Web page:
Grotto of Saint Genevieve
18th century underground pilgrimage site, dedicated to a Saint that did something...
Saint Genevieve was definitely a Saint who lived in the 5th century. That’s about the extent of the information most people can agree on. No one has a definitive answer as to why she was canonized, or why a chapel was built around a grotto in her honor.
Born in 423, Saint Genevieve was a poor shepherd girl, and became a devout ascetic when she was 16 years old. Having some type of connection to the divine, Saint Genevieve was involved in some type of miracle, but that’s where the stories diverge. According to some, Genevieve warned of the coming Hun invasion and gave Parisians the strength they needed to hold their city. Others say she recommended fleeing the city during a cholera outbreak.
Of the other stories, the most popular seems to make more sense in relation to her grotto. In 448, when she was still a young woman, a bishop came to her dying of thirst. A spring came forward from her field and quenched his desires. A chapel was later built around this spring, and it is supposed that the spring is still located at the pilgrimage site of her grotto. However, this seems to be a convenient explanation of a mystery that no one documentation can ever prove.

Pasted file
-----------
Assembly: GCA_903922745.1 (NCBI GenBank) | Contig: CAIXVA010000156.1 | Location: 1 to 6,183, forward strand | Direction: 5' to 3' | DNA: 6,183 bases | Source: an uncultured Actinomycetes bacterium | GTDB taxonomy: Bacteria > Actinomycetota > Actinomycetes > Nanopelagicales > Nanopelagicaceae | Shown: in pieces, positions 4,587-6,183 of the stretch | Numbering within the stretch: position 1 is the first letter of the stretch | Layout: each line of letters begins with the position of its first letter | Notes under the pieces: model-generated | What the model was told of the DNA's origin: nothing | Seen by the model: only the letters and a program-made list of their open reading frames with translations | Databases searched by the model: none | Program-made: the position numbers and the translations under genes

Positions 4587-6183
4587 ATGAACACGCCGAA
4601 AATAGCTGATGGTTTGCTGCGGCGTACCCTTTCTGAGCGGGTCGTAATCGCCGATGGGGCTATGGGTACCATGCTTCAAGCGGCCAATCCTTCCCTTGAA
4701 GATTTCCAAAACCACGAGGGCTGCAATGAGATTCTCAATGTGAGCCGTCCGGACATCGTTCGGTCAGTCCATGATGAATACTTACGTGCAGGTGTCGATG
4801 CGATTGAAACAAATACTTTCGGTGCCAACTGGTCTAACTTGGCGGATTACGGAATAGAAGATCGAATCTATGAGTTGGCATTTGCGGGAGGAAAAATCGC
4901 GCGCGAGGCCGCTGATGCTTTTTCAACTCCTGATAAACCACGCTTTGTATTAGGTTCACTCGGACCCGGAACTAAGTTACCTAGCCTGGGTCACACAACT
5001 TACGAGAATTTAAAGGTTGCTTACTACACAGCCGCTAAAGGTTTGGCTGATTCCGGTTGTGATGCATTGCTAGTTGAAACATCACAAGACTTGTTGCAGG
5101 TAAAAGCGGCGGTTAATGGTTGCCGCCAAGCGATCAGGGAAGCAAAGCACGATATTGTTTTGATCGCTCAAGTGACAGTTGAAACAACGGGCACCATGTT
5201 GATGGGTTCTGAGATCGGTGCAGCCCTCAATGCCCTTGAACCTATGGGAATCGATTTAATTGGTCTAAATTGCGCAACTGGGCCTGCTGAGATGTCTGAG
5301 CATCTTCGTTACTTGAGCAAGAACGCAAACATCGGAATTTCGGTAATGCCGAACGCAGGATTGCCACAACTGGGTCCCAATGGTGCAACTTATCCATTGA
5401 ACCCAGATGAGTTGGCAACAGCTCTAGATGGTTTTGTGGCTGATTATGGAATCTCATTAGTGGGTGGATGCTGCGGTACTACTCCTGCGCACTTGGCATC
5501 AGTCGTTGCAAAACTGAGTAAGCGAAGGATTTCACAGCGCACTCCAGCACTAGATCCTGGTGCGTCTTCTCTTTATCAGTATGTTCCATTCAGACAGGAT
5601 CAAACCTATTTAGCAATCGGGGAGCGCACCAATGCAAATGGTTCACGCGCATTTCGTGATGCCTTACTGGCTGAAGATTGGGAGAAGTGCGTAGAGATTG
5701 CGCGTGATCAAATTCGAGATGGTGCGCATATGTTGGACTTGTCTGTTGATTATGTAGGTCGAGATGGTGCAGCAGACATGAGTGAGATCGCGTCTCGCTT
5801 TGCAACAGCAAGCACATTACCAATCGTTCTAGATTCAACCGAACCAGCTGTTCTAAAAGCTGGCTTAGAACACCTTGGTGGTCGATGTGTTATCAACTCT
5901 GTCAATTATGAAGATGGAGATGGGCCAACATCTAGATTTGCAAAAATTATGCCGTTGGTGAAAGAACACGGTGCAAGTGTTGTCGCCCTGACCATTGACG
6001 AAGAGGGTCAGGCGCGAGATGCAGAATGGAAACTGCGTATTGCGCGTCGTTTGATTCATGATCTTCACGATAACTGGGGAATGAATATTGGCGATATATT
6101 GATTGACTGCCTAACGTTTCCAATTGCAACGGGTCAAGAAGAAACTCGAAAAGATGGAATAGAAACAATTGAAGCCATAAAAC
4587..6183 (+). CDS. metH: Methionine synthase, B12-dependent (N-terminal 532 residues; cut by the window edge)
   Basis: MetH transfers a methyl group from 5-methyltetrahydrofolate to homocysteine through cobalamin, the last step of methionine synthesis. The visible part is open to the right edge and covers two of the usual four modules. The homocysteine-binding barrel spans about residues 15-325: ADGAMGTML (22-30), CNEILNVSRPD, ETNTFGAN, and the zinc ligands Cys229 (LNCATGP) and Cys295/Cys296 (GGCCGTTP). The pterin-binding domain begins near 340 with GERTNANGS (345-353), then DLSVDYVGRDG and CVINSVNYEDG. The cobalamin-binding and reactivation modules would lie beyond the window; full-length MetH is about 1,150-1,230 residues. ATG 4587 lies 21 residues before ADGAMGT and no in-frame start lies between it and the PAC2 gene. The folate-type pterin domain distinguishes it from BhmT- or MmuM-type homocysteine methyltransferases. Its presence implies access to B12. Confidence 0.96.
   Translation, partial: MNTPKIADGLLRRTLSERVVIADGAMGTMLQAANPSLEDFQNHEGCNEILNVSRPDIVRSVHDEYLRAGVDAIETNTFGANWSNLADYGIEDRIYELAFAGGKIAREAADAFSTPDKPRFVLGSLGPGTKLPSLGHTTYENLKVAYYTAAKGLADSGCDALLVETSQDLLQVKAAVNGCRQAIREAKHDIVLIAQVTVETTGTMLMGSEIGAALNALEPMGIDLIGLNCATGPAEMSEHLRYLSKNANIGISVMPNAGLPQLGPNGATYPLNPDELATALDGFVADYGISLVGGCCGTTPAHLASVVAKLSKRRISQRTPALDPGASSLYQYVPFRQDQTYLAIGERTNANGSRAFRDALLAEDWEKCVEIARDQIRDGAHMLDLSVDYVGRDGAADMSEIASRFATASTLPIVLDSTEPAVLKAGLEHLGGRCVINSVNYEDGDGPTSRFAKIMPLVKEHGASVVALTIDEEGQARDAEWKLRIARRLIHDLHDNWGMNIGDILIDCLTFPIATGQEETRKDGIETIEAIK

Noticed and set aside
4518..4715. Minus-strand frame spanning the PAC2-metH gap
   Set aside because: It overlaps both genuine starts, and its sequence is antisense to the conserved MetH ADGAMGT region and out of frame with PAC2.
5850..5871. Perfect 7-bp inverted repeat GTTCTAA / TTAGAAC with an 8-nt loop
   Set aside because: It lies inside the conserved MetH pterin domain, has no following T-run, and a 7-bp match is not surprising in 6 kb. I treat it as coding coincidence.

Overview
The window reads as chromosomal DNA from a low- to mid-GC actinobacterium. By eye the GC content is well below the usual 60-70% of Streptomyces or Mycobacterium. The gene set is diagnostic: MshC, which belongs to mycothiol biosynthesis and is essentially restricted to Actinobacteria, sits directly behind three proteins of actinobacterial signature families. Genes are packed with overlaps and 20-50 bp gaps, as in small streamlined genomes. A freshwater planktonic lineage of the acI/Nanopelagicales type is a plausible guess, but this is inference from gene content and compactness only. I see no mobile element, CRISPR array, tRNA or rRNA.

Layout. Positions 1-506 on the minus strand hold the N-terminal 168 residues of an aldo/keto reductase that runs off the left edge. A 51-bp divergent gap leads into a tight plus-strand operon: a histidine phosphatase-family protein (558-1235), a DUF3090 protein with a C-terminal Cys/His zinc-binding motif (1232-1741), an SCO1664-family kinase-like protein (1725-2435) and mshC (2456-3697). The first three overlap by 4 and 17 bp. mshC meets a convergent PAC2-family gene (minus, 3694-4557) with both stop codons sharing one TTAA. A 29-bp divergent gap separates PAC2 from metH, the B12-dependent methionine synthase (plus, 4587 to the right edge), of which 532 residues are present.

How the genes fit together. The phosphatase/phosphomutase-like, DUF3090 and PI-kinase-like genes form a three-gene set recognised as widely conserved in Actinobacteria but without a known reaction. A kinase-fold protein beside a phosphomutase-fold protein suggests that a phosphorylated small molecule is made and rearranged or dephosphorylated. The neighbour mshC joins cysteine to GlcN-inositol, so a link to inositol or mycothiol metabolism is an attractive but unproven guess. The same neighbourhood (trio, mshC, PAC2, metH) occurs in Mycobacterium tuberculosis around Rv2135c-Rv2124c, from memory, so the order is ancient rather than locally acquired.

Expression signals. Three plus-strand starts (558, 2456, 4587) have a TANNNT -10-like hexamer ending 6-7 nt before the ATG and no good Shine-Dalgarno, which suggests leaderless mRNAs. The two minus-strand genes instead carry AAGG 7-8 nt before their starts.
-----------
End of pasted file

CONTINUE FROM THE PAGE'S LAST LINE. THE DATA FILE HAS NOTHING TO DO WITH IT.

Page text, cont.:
Today, she is the patron saint of Paris, and many come to visit her miraculous grotto to revel and pay tribute to her. Some also believe that she helps to protect children and bring rain during times of drought.
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